New York Times
Window-Shopping: Is It Mr. Right or Just Mr. Raw?
By Anita Gates
Has it really been 30 years since Broadway audiences gasped at the sight of the cast of "Hair" standing nude on stage for a few minutes? Now theatergoers at the Actors' Playhouse in Greenwich Village gaze casually and smile good-naturedly as the cast of "Naked Boys Singing" performs its lightly teasing opening number, "Gratuitous Nudity," and much of the rest of the show, equally unclothed. This is an affable, appealing production with a versatile and talented cast.
"Naked Boys Singing" isn't for everybody -- especially sweet Aunt Rose from Hooterville, unless she's partial to symbolic re-creations of masturbation and crude terms for it -- and it's hardly brilliant, but it should please its target audience, and the rest of us who can, in the right mood, appreciate slightly prurient songs about circumcision.
The production consists mostly of lighthearted songs, with titles like "The Naked Maid," "Muscle Addiction" and "Nothin' but the Radio On." "Robert Mitchum" is a particularly likable song-and-dance number, a tribute to the days when men, even movie stars, weren't so perfectly gym-toned ("I know he was a little beefy and soft" and yet "a perfect 10 back in the days of real men"). But real poignancy pops up in the middle of this show in "Kris, Look What You've Missed," a sad ballad addressed to a man who died of AIDS, telling him about all the things he didn't live to see ("Richard got fat"; "The whole world's on line"). It is sung by Jonathan Brody, during a reverse striptease, with effectively understated emotion.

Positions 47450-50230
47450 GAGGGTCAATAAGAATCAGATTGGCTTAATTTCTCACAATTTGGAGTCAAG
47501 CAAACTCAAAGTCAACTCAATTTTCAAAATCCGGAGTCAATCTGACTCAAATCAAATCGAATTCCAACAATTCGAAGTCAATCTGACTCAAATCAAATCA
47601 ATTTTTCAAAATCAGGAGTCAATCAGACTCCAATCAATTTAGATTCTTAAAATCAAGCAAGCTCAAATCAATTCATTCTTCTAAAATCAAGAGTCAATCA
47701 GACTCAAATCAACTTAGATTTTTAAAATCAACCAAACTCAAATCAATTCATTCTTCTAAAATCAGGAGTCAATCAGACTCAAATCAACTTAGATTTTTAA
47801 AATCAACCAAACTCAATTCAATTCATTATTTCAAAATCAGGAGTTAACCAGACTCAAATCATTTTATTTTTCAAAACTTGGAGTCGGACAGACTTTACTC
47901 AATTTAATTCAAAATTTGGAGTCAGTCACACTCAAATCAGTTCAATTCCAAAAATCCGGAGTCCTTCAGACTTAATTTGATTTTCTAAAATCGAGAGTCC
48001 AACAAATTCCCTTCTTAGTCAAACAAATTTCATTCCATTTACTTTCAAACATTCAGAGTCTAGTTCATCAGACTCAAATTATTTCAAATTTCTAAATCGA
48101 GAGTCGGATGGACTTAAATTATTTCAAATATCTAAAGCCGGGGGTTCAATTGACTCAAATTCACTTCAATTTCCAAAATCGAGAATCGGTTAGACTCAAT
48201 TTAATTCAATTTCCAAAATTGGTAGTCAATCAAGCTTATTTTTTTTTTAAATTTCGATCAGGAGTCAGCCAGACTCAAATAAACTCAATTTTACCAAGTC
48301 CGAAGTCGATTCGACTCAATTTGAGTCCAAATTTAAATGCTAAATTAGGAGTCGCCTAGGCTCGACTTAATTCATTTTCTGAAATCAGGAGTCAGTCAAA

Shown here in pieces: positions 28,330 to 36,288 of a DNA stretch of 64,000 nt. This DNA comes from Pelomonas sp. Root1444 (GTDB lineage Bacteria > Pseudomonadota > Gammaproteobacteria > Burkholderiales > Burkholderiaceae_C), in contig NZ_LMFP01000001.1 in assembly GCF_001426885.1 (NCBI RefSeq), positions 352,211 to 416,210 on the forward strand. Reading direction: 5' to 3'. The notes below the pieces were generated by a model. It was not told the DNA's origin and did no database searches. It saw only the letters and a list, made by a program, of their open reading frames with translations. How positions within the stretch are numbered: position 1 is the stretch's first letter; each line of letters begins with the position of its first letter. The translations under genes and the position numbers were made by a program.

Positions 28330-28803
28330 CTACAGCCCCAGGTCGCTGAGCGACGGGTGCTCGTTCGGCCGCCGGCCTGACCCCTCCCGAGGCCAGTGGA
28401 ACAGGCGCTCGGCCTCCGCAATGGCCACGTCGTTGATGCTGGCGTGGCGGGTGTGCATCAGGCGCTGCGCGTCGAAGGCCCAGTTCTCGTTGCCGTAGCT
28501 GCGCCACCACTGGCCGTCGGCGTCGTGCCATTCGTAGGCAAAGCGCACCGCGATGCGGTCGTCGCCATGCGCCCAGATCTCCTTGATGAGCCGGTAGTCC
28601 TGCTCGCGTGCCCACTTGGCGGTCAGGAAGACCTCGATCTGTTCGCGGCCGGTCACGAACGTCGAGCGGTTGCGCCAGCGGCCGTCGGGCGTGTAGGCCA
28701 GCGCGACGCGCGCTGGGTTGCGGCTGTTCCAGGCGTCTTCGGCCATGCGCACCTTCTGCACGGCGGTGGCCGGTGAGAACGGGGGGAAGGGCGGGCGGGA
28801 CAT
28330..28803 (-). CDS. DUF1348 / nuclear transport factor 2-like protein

"Window to Window," sung by Adam Michaels, and its reprise, sung by Sean McNally, is also touching. And it's a good example of the sociosexual assumptions required to appreciate the show. If you don't think two total strangers spying on and admiring each other while they both stand naked and visible through the windows of their respective apartments is an acceptable way to look for Mr. Right, you won't approve of this production.
"Naked Boys Singing" lists 13 writers, and the lyrics to "Perky Little Porn Star" indicate that at least one, David Pevsner, must be a major old-movies buff. A mention of Tab Hunter is one thing, but Deanna Durbin? Come on, some younger gay men have to be told who Judy Garland was. (Of course Deanna and Judy were early rivals, so maybe it's a big inside joke.)